Unproved diagnostic and therapeutic approaches to food allergy and intolerance

Suzanne S Teuber, Cristina Porch-Curren

Research output: Contribution to journalArticlepeer-review

39 Scopus citations


Purpose of review: Alternative and complementary medicine approaches to allergic disorders are commonly used by patients. Not all have been subjected to experimental analysis to support or refute their validity in the armamentarium of a practitioner. This review covers some of the most common unproved alternative or complementary approaches to diagnosis and therapy that we see in use by patients. These include the use of specific IgG to foods accompanied by rotary diets, provocation-neutralization testing and therapy, applied kinesiology followed by acupressure or acupuncture, and changes in cell size upon in-vitro exposure of leukocytes to food extract (using automated assays going under various trade names) followed by elimination diets or rotary diets. Recent findings: There continues to be a dearth of well performed studies investigating these approaches in the literature, but many testimonials have been posted on websites of practitioners using these methods attesting to their effectiveness. Several recent studies have refuted the use of applied kinesiology and provocation-neutralization in diagnosis. The placebo effect must not be overlooked as a potentially important factor in some approaches. Summary: There have been no studies supporting the use of these techniques, and several have refuted their utility. A beneficial placebo effect may be responsible for the perceived clinical effectiveness in many cases of food intolerance.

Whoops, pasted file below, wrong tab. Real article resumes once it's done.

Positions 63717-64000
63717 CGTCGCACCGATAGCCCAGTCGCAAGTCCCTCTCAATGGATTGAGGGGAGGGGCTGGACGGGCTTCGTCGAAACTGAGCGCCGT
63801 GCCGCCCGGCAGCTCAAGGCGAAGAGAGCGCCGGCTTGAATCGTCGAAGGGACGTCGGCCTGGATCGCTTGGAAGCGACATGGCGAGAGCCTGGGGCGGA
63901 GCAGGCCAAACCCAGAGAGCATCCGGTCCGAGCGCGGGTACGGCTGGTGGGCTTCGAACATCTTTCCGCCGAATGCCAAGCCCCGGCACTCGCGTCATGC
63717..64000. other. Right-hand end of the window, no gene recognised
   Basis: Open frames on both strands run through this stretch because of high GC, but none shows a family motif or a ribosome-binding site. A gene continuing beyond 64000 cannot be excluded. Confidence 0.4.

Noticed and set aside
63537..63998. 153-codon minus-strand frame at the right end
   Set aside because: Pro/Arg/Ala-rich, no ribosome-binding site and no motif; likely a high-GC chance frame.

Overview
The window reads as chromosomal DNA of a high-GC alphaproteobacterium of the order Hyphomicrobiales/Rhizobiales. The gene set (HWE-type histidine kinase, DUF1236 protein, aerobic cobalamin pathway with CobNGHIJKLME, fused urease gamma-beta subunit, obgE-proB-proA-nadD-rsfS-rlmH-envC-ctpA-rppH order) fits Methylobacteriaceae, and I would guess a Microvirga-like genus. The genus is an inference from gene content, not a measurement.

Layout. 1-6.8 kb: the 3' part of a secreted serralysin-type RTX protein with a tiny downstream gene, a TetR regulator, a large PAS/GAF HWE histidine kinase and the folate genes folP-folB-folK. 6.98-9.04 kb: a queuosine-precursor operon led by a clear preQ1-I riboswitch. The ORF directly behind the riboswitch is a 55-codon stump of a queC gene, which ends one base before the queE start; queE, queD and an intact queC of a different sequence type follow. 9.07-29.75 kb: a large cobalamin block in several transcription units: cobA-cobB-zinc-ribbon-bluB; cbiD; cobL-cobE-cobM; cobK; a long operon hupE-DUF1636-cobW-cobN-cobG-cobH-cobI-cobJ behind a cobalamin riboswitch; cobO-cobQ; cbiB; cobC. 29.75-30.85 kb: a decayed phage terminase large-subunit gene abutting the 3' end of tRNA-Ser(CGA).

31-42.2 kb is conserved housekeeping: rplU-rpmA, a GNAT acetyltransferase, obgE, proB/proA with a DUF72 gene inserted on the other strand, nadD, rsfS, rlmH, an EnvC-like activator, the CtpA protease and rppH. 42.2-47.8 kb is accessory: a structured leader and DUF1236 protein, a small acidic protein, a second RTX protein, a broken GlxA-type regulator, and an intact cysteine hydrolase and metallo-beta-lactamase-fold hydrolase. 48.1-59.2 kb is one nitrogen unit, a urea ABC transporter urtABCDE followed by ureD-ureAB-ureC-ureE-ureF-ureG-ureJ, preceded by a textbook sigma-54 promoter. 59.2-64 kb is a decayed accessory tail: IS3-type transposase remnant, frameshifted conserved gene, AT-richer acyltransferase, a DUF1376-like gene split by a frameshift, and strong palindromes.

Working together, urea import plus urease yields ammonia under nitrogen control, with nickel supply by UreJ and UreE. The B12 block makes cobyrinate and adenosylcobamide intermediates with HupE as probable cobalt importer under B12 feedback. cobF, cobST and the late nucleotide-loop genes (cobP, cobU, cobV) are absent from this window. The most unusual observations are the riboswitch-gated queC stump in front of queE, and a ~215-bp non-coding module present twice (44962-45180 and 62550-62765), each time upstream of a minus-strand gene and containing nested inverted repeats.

Original languageEnglish (US)
Pages (from-to)217-221
Number of pages5
JournalCurrent Opinion in Allergy and Clinical Immunology
Issue number3
StatePublished - Jun 2003


  • Acupuncture
  • Alternative
  • Complementary
  • Food allergy
  • Kinesiology
  • Provocation-neutralization
  • Rotary diet

ASJC Scopus subject areas

  • Immunology and Allergy
  • Immunology


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